If you had to guess, what would you say was the best PP unit of all-time? Surprisingly, it's the New York Islanders - before they rattled off their string of four Stanley Cups. With Bryan Trottier, Mike Bossy and Clark Gillies up front, and Denis Potvin and Stefan Persson on the blue line, the Isles put away nearly 30% of their power-play opportunities over a six-year period:
|1975-76||New York Islanders||31.72|
|1977-78||New York Islanders||31.28|
|1978-79||New York Islanders||31.15|
|1973-74||New York Rangers||29.73|
|1980-81||New York Islanders||29.34|
The Orr-Esposito-Bucyk Bruins of 1969-75 were almost as good as the Isles. The late 1970s Canadiens dynasty makes a couple of appearances - unlike the Islanders and the Bruins, the Habs rolled two power-play units. Stanley Cup-winning Oilers, Flyers and Flames squads also show up.
What if we adjust teams relative to the league-wide PP%?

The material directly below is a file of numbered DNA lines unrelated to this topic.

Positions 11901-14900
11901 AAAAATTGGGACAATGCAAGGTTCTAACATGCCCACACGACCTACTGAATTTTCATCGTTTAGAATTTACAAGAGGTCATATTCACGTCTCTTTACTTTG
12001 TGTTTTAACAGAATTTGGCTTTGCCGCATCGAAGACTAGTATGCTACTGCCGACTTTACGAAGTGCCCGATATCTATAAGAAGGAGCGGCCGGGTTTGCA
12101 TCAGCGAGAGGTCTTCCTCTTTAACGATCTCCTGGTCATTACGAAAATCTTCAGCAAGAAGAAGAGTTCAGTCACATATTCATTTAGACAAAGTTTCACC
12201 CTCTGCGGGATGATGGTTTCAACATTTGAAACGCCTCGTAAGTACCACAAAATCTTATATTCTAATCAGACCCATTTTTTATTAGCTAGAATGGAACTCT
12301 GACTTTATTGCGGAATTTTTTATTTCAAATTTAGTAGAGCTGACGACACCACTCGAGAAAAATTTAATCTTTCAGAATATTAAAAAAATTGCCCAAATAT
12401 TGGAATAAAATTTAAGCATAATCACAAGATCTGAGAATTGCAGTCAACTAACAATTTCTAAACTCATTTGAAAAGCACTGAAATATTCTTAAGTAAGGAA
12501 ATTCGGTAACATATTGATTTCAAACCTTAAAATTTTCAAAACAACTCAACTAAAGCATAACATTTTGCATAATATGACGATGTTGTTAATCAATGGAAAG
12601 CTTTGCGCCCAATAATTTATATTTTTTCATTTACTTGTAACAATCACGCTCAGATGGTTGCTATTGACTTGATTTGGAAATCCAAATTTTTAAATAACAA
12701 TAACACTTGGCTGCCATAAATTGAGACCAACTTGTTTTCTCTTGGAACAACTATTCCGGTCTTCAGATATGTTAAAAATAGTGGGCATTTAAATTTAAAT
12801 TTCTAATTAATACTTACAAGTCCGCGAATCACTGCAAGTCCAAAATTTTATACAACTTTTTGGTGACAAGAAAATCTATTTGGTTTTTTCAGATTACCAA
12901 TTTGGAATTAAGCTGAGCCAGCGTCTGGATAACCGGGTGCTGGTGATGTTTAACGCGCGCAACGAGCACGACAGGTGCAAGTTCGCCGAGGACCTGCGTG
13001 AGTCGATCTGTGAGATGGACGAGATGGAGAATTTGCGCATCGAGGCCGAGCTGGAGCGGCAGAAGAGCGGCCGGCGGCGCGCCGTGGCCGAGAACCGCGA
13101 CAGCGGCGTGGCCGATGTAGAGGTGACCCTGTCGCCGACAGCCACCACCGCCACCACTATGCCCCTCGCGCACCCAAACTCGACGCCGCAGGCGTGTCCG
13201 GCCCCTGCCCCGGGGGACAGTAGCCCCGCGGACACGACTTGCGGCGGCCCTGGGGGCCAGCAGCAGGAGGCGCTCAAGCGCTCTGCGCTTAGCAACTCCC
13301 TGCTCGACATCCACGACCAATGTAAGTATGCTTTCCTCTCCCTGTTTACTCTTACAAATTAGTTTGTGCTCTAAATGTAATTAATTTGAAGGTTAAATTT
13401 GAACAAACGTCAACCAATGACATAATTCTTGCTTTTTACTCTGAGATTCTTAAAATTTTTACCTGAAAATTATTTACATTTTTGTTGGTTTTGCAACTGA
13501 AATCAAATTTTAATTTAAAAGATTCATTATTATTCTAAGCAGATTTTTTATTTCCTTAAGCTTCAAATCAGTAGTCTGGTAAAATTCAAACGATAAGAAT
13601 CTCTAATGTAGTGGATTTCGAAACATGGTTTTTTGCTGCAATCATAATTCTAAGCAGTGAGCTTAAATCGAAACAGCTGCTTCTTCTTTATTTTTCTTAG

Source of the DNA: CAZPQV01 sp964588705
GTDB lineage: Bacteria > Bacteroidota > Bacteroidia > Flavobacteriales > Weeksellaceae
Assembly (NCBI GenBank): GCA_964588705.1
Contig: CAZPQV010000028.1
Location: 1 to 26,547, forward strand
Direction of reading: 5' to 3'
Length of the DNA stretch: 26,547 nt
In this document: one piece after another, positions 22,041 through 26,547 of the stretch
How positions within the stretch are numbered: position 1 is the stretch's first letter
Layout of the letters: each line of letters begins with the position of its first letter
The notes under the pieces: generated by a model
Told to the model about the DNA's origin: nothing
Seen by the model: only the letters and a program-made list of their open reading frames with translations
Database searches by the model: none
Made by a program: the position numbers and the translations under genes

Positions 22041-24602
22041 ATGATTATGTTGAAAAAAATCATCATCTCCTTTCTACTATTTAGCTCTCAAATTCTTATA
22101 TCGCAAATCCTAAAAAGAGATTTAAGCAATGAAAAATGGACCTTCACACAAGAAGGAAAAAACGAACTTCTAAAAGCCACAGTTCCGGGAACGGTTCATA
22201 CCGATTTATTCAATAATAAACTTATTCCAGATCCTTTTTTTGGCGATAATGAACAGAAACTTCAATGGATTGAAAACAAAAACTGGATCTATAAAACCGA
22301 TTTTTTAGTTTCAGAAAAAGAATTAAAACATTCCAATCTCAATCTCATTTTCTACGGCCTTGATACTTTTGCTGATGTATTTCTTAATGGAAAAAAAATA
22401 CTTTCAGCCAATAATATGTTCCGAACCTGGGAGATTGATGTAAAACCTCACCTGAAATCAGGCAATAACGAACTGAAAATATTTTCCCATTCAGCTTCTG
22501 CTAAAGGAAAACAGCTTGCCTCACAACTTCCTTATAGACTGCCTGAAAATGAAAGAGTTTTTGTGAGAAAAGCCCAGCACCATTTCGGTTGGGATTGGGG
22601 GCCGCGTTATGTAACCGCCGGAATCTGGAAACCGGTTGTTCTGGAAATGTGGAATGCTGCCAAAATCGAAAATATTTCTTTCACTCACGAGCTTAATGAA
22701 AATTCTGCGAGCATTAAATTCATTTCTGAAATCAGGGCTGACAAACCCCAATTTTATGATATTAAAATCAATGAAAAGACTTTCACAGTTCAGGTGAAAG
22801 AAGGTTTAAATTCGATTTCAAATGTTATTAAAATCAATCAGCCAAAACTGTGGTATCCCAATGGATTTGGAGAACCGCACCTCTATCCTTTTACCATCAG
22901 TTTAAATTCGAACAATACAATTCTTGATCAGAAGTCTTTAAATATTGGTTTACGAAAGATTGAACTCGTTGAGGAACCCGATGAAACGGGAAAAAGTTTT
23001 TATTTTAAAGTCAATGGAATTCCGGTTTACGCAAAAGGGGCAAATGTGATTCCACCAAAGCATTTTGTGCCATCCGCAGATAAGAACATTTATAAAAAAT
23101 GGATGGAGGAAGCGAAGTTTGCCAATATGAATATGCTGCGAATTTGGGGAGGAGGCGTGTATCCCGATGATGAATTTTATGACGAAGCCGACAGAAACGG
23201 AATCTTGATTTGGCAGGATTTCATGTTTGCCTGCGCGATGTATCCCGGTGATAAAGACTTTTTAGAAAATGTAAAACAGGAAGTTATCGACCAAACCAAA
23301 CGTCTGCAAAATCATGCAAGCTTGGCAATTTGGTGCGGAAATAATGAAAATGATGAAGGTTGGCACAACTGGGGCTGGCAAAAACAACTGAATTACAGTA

|1973-74||New York Rangers||29.73||55.74|
|1975-76||New York Islanders||31.72||54.43|
|1977-78||New York Islanders||31.28||47.90|
Interestingly, our top teams don't move around very much - what these teams have in common is that they all played during an era of massive talent dilution and little player movement. Montreal, Boston, New York and Philadelphia were all able to concentrate talent in a way that would be unthinkable today and use that advantage to dominate the weakest entries in the NHL. While you can put together a truly bad team any time you want, it is simply no longer possible to build teams that are this much better than their opponents.